One hundred years ago Tuesday, Cleveland Indians’ shortstop Ray Chapman was struck in the head by a pitch thrown by Carl Mays of the New York Yankees. Chapman would die 12 hours later in hospital, and is considered the only player to ever die directly from injuries received in a MLB game. There’s now an upcoming War on the Diamond documentary on Chapman’s death and the Cleveland-New York baseball rivalry it kicked off, directed by Andy Billman (known for directing 30 for 30 installment Believeland and SEC Storied installment The Stars Are Aligned, plus producing a lot of 30 for 30 installments), and based on the book The Pitch That Killed by Mike Sowell. War on the Diamond will premiere on streaming/cable/satellite video-on-demand services on Nov. 15, and there’s now a trailer out for it to commemorate that 100th anniversary:
Here’s more on what to expect from this documentary from a release:
One of baseball’s greatest tragedies–the hit-by-pitch death of Ray Chapman–makes its feature documentary debut with the premiere of War on the Diamond on Tuesday, Nov. 15 on iTunes/Apple, Amazon, Google, Vudu, YouTube, Microsoft and cable and satellite VOD platforms everywhere.
Directed and produced by Emmy Award-winning filmmaker Andy Billman (“Believeland,” “Winning Time”) and based on Mike Sowell’s award-winning book “The Pitch That Killed,” the documentary covers the only player to MLB history to die from being hit by a pitch: Cleveland Indian Ray Chapman who was beaned in the head by New York Yankee pitcher Carl Mays in 1920; and the subsequent 100-year, often one-sided rivalry between the two teams.
…Featuring never-before-heard footage of Mays unapologetically discussing the incident and a star-studded line-up of interviewees including historians and former players, War on the Diamond dives into the deep-seated emotional rivalry between the Indians and Yankees.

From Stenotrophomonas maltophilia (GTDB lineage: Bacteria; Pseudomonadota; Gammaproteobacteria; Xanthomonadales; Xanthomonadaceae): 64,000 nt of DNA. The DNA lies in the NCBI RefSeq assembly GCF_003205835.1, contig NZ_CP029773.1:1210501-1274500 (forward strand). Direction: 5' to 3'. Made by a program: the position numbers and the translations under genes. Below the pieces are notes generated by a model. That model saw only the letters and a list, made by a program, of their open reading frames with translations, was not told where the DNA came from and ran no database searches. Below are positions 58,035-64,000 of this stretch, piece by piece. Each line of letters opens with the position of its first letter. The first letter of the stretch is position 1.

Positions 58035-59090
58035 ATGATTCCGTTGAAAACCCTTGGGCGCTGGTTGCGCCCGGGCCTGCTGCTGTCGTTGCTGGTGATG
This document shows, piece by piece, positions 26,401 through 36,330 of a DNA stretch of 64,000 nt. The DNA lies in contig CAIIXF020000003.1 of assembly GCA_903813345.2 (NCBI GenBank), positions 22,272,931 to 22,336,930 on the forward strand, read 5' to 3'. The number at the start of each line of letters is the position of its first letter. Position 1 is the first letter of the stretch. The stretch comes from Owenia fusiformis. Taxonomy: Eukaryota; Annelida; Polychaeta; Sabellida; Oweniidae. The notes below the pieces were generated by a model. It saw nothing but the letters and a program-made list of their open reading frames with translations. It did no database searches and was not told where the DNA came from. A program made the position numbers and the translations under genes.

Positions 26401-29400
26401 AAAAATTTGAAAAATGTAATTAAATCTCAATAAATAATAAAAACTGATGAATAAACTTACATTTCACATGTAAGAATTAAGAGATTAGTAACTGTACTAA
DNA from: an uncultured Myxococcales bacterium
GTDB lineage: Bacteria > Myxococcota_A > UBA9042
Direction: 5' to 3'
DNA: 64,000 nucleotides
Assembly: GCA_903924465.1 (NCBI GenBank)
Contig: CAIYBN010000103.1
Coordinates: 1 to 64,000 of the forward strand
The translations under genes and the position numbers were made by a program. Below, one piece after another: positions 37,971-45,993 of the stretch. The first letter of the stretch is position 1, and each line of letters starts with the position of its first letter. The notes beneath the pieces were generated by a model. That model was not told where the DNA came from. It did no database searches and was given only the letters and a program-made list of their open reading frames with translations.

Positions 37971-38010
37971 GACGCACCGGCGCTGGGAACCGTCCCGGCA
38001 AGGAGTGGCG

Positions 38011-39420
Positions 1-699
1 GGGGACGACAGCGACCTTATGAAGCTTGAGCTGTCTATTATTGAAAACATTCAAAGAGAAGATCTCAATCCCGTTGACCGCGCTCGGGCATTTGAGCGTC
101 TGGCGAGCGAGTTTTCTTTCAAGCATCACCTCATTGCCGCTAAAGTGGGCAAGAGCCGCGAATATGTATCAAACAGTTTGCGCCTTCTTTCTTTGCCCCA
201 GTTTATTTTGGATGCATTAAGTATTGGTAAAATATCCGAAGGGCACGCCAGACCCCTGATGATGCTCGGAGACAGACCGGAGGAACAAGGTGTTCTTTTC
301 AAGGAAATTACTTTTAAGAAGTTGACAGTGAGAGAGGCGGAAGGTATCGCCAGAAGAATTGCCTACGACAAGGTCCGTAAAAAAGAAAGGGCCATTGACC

Highlights include the teams’ codominance post WWII, George Steinbrenner’s failed attempt to buy the Indians, Abbott’s no-hitter, the 1997 & 1998 playoff battles, the infamous 2007 “bug” game and more – as told by guests like Jim Abbott, Sandy Alomar, Jr., Marty Appel, Mandy Bell, Sherrod Brown – U.S. Senator, (D-OH), Craig Carton, Kenny Lofton, Terry Francona, Bob Feller, Jim Leyritz, Chris “Mad Dog” Russo, Andre Thornton, Tom Verducci, and Lesley Visser.
A SABR Bio Project article from Don Jensen has more on Chapman:
Ray Chapman, star shortstop for nine seasons with the Cleveland Indians, might have ended up in the Hall of Fame had he not been fatally injured by a Carl Mays fastball on August 16, 1920, at the Polo Grounds. An ideal number two hitter who crowded the plate, the 5-foot-10, 170-pound Chapman led the league in sacrifice hits three times. His total of 67 sacrifices in 1917 is a major league record, and he stands in sixth place on the all-time career list with 334. Chapman was also a legitimate offensive force in his own right: the right-handed batter led Cleveland in runs scored three times during his career, and paced the entire American League in runs and walks in 1918, with 84 of each. He also led the Indians in stolen bases five times, and his 52 thefts in 1917 remained the franchise record until 1980.
In addition to his offensive skills, Chapman was also an excellent fielder who led the American League in putouts three times and assists once. Put it all together, and Chapman was, in the view of the Cleveland News, the “greatest shortstop, that is, considering all-around ability, batting, throwing, base-running, bunting, fielding and ground covering ability, to mention nothing of his fight, spirit and conscientiousness, ever to wear a Cleveland uniform.”
As good as Chapman was on the field, he was even more beloved for his infectious cheerfulness and enthusiasm off it. One of the most popular players in Cleveland Indians history, Chapman was a gifted storyteller who played the piano and once won an amateur singing contest. The good-humored shortstop also had a wide circle of admirers outside the game — his show business friends included Al Jolson, William S. Hart and Will Rogers. One newspaper described Chapman as a man who “was as much at home in the ballroom as on the ball diamond.” His tragic death in 1920 sparked one of the largest spontaneous outpourings of grief in Cleveland history.
War on the Diamond is produced by Billman, Art Horan, Danielle Alberico and Pamela Lynn Sullivan, with executive producers including Eric and Denise Lipar, Sean and Tracey O’Neal, and Chris and Kathy Croom. It’s edited by Paul Carruthers, with cinematography from Jonathan Taylor Hurley. This will be one to keep an eye on this fall for those interested in baseball history.
[War on the Diamond on YouTube]